Just in time for Christmas comes another of the themed literary anthologies that Penguin Random House New Zealand does so well. Bird Words: New Zealand Writers on Birds comes in a Vintage imprint, hardbound with a pretty cover and a golden ribbon.
The selection is fresh and interesting, covering a wide range of the best Kiwi poetry and fiction and non-fiction writers of past and present. There is also a useful section of author biographies at the back of the book. Janet Frame's bio includes her famous resolution that her poetic 'imagination' need not be imported from the other side of the world: "I refused to accept that if I were to fulfil my secret ambition to be a poet, I should spend my imaginative life among the nightingales instead of among the wax-eyes and the fantails."
There is a short story by Janet Frame in the collection, as well as an excerpt from the text of the eulogy Michael King delivered at her Memorial Service. The title of this blog post appears in that tribute. Melbourne Street is in South Dunedin where Janet Frame lived for a while when she returned to Dunedin in the late 1990s.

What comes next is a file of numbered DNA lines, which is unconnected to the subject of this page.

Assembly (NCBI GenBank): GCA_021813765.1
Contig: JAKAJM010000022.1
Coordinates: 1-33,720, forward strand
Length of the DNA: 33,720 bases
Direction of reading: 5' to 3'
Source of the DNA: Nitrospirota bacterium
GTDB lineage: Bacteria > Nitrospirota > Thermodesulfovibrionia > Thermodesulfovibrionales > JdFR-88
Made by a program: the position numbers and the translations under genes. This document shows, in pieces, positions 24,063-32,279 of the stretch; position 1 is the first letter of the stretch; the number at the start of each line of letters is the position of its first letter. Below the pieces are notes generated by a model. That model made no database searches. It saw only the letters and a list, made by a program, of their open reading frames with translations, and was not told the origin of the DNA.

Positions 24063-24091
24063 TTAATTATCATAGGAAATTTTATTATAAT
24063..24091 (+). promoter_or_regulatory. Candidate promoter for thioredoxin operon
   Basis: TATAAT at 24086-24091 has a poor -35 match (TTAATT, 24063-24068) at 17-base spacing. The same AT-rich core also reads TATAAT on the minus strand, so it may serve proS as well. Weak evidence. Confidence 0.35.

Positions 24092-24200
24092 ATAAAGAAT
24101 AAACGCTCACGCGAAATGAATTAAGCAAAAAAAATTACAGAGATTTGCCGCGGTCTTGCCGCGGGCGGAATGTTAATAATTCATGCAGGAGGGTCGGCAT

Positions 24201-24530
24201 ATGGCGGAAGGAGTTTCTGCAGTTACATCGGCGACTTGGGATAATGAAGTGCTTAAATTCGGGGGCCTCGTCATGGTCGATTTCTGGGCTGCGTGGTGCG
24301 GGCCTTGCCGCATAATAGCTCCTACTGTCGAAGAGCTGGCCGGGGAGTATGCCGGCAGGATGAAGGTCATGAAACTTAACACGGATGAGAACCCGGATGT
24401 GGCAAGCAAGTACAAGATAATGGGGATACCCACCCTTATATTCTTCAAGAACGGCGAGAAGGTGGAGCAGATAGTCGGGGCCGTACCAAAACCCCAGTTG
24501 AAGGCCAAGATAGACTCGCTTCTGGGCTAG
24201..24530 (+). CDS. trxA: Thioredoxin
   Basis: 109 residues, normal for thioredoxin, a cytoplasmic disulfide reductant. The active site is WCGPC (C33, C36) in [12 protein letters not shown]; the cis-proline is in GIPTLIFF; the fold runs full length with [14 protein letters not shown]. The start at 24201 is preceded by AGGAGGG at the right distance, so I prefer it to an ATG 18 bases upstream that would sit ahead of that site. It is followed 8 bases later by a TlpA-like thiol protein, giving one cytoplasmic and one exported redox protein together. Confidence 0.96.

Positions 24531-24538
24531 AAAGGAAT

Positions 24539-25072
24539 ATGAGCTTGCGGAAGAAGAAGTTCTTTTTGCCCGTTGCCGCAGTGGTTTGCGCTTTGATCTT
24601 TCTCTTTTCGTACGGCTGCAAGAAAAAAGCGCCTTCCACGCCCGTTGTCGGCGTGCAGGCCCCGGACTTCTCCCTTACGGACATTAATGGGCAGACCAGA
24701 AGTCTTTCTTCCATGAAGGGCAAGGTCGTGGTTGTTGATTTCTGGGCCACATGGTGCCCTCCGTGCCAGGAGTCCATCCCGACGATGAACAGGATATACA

From the NZ Listener review (21 October 2017, p.51) by Linda Herrick:
Why do we love birds so? Perhaps we can turn to Michael King's Janet and the Birds, an extract from The Silence Beyond: Selected Writings compiled by his daughter Rachael King in 2011. King and Janet Frame, both mortally ill, are discussing the implications of a morepork staring through the window of a house King was visiting, a portent, they believe, of death.
But King had left the room. "The owl came looking for you. And you weren't there. That might mean you're reprieved," she tells him.
Sadly, both are no longer with us. But the inclusion of their writing - Frame's The Birds Began to Sing is also in this collection - is one of the many reasons Bird Words sings so directly to the heart.